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From the empty halls adorned with hand-painted turkeys and small green lockers, overcrowding wouldn’t seem like an issue in this quiet old elementary school. In reality, Catonsville Elementary is at 100 percent enrollment, packed as much as it can be with its student body. Baltimore County Public Schools are to see changes in their school’s architecture depending if county officials approve the capital budget for expansion and renovations in upcoming months.

Instead of tiny little feet skipping to music class in the Betsy Fultz Auditorium on this Thursday evening, evident by the black music stands and sheet music to “Sweet Strings Symphony,” an orchestra of parents and teachers take the stage. Rusted beige metal chairs and tables etched with proud PTA letters line the auditorium’s walls for the bi-weekly Catonsville Parent Teacher Association meeting.

Tonight’s agenda includes last meeting’s minutes, McDonald’s fundraiser updates, discussions of a controversial book, but most importantly, updates on the overcrowding issue. President of the Catonsville Elementary PTA Steve Taylor is ready to get things started.

“I motion to start tonight’s agenda,” Taylor says. “Maybe we can get out of here by 11 p.m.”

Tired parents and “Big Bang Theory” show enthusiast are ready to get the meeting underway. Taylor starts by awarding the PTA Lifetime Achievement Award to Nancy Henderson, a revered teacher that has been teaching at the over 100 year-old school for over 30 years.

“We appreciate your years here and are also honoring you a $500 scholarship for seniors at a local high school,” Taylor says.

Gears shift to the overcrowding issue as celebratory slices of cakes and chocolate brownies are passed around the room to the other 26 members of the group along with email lists to thank officials for renovations and new schools.

Special guest and Chairperson Southwest Area Advisory Committee Beverly Coleman informs parents to continue their dynamic push for change.

“It doesn’t stop here, now is the time to voice your opinion,” Coleman rallies. “Write letters, send emails, and attend community meetings. Do anything and everything to express your concerns.”

 

***

Catonsville Elementary is at maximum capacity. However, not every school in the southwestern area is lucky enough to be only at capacity. In the 2012-2013 school year, five out of seven elementary schools in the Catonsville area had enrollment rates higher than the state-mandated capacity. Catonsville has been able to pass the legal requirement. Of the southwestern area schools, the over-capacity rates are between 108 percent and 145 percent. It is predicted that schools will be overcrowded for 10 more years. It will be at the end of the 10-year-plan that the full effects of the proposal are felt.

Thus far, most projections and figures have been based on birth rates. There are other important factors that could go into explaining overcrowding and what needs to be done to resolve it. For example, construction and expansion in the areas bring in more families.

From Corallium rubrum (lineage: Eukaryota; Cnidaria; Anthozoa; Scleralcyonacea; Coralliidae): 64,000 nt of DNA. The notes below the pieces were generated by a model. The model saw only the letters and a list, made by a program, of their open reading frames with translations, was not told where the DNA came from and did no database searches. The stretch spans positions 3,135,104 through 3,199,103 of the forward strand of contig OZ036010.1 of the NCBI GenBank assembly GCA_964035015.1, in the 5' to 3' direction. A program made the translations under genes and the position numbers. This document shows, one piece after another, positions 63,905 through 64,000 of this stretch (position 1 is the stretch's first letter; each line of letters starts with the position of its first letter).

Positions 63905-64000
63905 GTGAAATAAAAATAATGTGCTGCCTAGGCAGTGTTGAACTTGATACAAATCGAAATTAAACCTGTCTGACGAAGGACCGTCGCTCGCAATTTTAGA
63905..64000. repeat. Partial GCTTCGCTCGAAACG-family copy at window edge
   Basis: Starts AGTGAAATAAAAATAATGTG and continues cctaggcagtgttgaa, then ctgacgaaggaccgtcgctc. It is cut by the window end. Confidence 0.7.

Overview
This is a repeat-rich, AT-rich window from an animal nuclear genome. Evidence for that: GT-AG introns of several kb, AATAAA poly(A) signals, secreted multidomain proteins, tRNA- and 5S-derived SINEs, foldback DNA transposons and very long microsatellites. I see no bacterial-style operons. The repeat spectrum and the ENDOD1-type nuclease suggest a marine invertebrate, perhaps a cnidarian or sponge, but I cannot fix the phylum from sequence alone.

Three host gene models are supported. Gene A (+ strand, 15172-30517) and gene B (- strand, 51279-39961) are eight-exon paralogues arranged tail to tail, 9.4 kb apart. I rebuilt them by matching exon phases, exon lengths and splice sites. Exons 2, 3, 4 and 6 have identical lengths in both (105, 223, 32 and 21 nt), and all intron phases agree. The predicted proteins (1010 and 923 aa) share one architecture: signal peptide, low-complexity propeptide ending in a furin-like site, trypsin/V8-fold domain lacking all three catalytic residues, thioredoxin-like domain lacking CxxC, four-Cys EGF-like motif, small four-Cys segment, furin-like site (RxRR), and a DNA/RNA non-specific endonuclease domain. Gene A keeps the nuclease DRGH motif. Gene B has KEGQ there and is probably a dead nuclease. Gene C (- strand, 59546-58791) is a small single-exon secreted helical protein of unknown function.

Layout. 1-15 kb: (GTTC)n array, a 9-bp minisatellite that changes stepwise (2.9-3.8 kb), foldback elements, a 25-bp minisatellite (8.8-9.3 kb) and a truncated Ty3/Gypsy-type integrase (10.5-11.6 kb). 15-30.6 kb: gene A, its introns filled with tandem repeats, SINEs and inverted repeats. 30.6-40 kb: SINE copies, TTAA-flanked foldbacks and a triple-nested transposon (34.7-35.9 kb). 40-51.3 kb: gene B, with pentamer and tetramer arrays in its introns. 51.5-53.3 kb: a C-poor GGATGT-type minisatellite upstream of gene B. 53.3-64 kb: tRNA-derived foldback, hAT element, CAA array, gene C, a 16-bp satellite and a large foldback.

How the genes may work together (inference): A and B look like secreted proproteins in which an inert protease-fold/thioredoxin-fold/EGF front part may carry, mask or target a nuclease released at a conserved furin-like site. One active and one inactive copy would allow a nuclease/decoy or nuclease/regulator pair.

Every school in the area wants new buildings and expansions. Hillcrest has been very vocal about getting renovations. Unfortunately for them, a school can only make a formal request for expansion every 15 years, and Hillcrest had expansions built 10 years ago. Every school in the county has its own challenges.

Many schools in the county lack proper amenities. Catonsville Elementary, for example, is not compliant with the American Disabilities Act, nor does it have fire sprinklers. Catonsville and Westowne Elementary schools also lack air conditioning. Fortunately, the proposal addresses the infrastructure problems in addition to resolving overcrowding.

Every school in the county is suffering from this issue, or at least is feeling the effects of it seeping in from neighboring schools. BCPS has given a priority to all areas in the county.

BCPS looked at a number of factors to come up with their proposal. The most significant variables examined were the net seat gain, number of high priority schools in a two-mile radius, site ownership, historic status of property, present use of existing site and the available acreage. Just about everything possible was taken into account, even the opinions of the community.

***

“Overcrowding is a top issue on our agenda,” says Chief Communications Officer Mychael Dickerson. “It has been an issue for several years, but there is not much to do to project it. Bursts in population can’t always be foreseen. It’s more of a problem in some areas than others.”

The offices started the reach out process to inform families about the proposal last spring. Offices sent out letters and directed the community to leave comments and questions on their website about the proposal and the overarching issue.

“We’ve communicated with stakeholders and community members on how they can get involved,” Dickerson says. “Some communities are paying attention and being active in sharing their voice.”